I'll even type the title and copy and paste a few sentences for you...
"Air pollutants blamed for rising birth defects in South Korea"
"It found that 5.5 percent of all infants researched during the period had birth defects, an increase from the 3.3 percent of those born between 1993 and 1994."

That's a 66% INCREASE when most countries are having DECREASES.

Now Thomas, why don't you go suck on an exhaust pipe.

Offline mkgcb

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Re: Pollution blues
« Reply #131 on: October 18, 2016, 10:06:49 AM »
I grew up in the San Francisco Bay Area and air quality is usually between 0 and on the worst days in the 50's. I immediately noticed the change in AQI upon moving here and I've worked in industrial settings for years without proper protective gear. The air is bad here, it is bad for you, and anyone who says otherwise has probably been here for too long.
http://www.reuters.com/article/us-science-brain-pollution-idUSKCN11K1PC
http://www.npr.org/sections/parallels/2016/06/03/478796463/koreas-air-is-dirty-but-its-not-all-close-neighbor-chinas-fault
http://datadriven.yale.edu/2016/06/30/air-pollutions-hazy-future-in-south-korea-2/
http://www.niehs.nih.gov/health/topics/agents/air-pollution/
https://www.sciencedaily.com/releases/2015/04/150423182357.htm

:applause:

Online zola

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Re: Pollution blues
« Reply #132 on: October 18, 2016, 10:17:50 AM »
I never used to get sick. Never went to the doctors. From like 18-32 I think I had visit a Doctor once or twice. And that was living in 4 different countries and travelling extensively. Since living here I have had quite regular issues, mostly to do with my sinuses, throat area. Maybe it's a co-incidence, maybe I'm senstive. But like clockwork, when the numbers get up into Orange and Red territory I start having issues. Last winter was the worst.
Kpip! - Martin 2018

Offline grey

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Re: Pollution blues
« Reply #133 on: October 18, 2016, 10:56:19 AM »
Air is quite poor here.

What I do is strap a hepa filter to a fan. DIY air filter, as effective as an expensive air filter.

h/t to the poster who suggested it.
Ko fills half his luggage with instant noodles for his international business travels, a lesson he learned after assuming on his first trip that three packages would suffice for six days. “Man, was I wrong. Since then, I always make sure I pack enough.”
-AP

donovan

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Re: Pollution blues
« Reply #134 on: October 18, 2016, 11:37:55 AM »
Air is quite poor here.

What I do is strap a hepa filter to a fan. DIY air filter, as effective as an expensive air filter.

h/t to the poster who suggested it.

Can an effective air filter really be rigged up so simply? Just strap it to the grill?

Offline gogators!

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Re: Pollution blues
« Reply #135 on: October 18, 2016, 08:59:32 PM »
I am in exactly the same spot as some of the other people aching to hike! I have a hiking itch I need to scratch but trying to find the perfect weekend, to go out when the days or evenings are clear, has become quite troublesome. :undecided:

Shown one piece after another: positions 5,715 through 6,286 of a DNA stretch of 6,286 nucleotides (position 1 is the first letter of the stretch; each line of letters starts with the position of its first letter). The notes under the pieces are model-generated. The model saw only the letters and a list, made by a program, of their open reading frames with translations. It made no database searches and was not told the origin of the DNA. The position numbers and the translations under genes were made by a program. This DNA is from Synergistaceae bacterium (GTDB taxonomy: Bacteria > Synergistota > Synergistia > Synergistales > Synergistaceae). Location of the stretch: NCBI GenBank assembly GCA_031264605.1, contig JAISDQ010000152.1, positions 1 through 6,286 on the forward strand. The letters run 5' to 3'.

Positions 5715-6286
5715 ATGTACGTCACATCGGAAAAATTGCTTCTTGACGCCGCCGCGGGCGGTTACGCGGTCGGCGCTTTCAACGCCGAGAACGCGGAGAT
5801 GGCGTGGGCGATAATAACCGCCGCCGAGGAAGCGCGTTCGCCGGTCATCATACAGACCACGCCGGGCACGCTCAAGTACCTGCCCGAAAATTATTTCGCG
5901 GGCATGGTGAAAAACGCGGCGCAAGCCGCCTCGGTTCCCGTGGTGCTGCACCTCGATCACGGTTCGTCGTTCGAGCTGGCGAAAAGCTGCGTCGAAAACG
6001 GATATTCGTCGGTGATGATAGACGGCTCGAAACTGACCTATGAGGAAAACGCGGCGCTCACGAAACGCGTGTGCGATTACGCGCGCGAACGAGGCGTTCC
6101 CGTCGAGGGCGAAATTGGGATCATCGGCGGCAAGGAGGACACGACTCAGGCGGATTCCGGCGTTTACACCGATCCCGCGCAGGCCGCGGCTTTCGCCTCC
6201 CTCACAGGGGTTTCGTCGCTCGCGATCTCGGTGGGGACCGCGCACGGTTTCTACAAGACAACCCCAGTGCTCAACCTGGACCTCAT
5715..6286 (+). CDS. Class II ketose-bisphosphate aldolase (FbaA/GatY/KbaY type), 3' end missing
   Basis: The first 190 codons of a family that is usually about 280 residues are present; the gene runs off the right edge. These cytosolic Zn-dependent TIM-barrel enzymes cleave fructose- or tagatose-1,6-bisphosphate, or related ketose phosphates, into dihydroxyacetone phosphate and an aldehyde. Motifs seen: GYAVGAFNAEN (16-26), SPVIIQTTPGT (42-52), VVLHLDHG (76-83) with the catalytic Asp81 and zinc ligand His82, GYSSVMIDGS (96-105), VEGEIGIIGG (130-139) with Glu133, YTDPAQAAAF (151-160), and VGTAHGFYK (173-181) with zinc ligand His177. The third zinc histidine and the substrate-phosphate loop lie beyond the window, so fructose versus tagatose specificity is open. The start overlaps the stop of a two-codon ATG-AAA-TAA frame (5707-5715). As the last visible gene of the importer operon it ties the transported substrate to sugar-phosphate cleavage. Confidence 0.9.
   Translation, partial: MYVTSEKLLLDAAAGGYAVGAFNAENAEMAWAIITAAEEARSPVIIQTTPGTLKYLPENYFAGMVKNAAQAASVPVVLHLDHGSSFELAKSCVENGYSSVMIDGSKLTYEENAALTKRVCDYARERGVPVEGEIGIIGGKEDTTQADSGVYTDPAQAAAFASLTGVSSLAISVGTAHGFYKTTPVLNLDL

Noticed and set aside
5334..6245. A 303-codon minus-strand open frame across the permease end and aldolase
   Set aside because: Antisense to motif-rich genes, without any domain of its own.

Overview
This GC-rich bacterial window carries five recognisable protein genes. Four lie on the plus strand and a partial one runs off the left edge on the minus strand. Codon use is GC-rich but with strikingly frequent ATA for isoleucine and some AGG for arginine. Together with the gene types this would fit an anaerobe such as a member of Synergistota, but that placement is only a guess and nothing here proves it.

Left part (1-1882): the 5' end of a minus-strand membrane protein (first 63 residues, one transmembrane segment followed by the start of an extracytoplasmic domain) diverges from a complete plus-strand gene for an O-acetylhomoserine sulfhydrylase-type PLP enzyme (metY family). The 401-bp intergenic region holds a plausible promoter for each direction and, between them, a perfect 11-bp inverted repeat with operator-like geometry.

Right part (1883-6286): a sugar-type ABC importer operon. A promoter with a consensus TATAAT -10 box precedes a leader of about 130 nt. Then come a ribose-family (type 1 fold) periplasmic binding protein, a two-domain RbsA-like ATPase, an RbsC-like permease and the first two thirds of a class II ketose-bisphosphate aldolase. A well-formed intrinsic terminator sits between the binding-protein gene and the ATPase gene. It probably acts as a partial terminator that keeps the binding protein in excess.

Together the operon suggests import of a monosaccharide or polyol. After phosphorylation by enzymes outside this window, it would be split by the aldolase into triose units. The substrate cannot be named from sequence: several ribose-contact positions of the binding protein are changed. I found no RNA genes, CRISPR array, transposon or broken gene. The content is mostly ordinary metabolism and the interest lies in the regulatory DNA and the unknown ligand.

The AQI site has mask recommendations.
http://respro.com/store/product/techno-mask

Offline grey

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Re: Pollution blues
« Reply #136 on: October 18, 2016, 09:17:05 PM »
http://smartairfilters.com/data/en/

Some data about using a hepa filter strap-on.
Ko fills half his luggage with instant noodles for his international business travels, a lesson he learned after assuming on his first trip that three packages would suffice for six days. “Man, was I wrong. Since then, I always make sure I pack enough.”
-AP

donovan

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Re: Pollution blues
« Reply #137 on: October 19, 2016, 12:10:20 PM »
http://smartairfilters.com/data/en/

Some data about using a hepa filter strap-on.

Ha! Would you look at that...


Offline luzdelsol

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Re: Pollution blues
« Reply #138 on: October 19, 2016, 02:12:29 PM »
Air is quite poor here.

What I do is strap a hepa filter to a fan. DIY air filter, as effective as an expensive air filter.

h/t to the poster who suggested it.

Can I get link to a cheap filter on Gmarket or the like? I'm struggling to find one under $100! Or could I pick one up at my local hardware store??
« Last Edit: October 19, 2016, 02:14:16 PM by luzdelsol »

Offline weigookin74

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Re: Pollution blues
« Reply #139 on: October 19, 2016, 06:06:44 PM »
Yes autumn truly is the prettiest time of year in Korea! Sparkling!
I'd heard that October here is beautiful, but with the exception of a few days it's been pretty disappointing. Maybe it will start to clear up soon...I was hoping to go hiking a bit but if it's so smoggy I can't see beyond the trees then there's not much point.

Yeah, this fall has been crap.  Usually, it's blue skies, clear, and dry.  Last week a few days were decent.  The start of fall was delayed by two weeks due to cloudy, humid, and rainy weather.  Then, last week, it got really nice.  But, since last Friday or so, it's been a whitish haze - some part humid fog, some part yellow dust, and some part pollution.  I can't even see the mountains in the distance like I usually can.  Tried to go out for a bike ride and it was slightly humid and smoggy.  Yuck.  This is definitely the year without an autumn.  Hopefully, it'll clear up by the weekend.